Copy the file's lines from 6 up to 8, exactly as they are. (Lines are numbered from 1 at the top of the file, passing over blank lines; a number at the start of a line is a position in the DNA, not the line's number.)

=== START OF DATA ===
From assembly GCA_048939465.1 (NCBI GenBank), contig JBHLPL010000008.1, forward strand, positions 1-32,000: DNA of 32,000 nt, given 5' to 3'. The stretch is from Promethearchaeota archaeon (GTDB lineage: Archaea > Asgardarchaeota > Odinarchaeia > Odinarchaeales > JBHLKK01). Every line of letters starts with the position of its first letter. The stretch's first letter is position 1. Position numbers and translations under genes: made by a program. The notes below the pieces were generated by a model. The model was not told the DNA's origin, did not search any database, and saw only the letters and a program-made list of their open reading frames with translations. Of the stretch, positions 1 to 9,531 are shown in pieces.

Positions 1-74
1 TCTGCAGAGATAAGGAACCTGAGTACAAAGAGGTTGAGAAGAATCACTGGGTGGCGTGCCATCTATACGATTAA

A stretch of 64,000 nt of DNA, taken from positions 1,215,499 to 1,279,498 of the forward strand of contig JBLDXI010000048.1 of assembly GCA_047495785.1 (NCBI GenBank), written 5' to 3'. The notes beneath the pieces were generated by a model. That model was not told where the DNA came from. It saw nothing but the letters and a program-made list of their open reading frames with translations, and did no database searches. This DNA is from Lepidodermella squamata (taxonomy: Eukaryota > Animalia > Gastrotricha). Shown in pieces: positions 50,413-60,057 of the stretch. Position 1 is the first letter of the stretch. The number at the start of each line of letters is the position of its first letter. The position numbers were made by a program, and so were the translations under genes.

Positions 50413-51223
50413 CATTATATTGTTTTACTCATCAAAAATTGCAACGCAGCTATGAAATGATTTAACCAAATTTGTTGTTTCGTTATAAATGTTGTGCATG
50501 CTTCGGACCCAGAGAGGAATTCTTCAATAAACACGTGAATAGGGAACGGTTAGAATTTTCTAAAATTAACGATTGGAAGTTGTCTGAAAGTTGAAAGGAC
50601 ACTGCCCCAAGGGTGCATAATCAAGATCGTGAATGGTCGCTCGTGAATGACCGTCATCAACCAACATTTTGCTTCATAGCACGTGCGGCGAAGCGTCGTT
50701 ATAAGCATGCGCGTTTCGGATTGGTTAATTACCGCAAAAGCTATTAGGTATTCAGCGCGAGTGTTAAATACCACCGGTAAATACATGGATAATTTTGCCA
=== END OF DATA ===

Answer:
50413 CATTATATTGTTTTACTCATCAAAAATTGCAACGCAGCTATGAAATGATTTAACCAAATTTGTTGTTTCGTTATAAATGTTGTGCATG
50501 CTTCGGACCCAGAGAGGAATTCTTCAATAAACACGTGAATAGGGAACGGTTAGAATTTTCTAAAATTAACGATTGGAAGTTGTCTGAAAGTTGAAAGGAC
50601 ACTGCCCCAAGGGTGCATAATCAAGATCGTGAATGGTCGCTCGTGAATGACCGTCATCAACCAACATTTTGCTTCATAGCACGTGCGGCGAAGCGTCGTT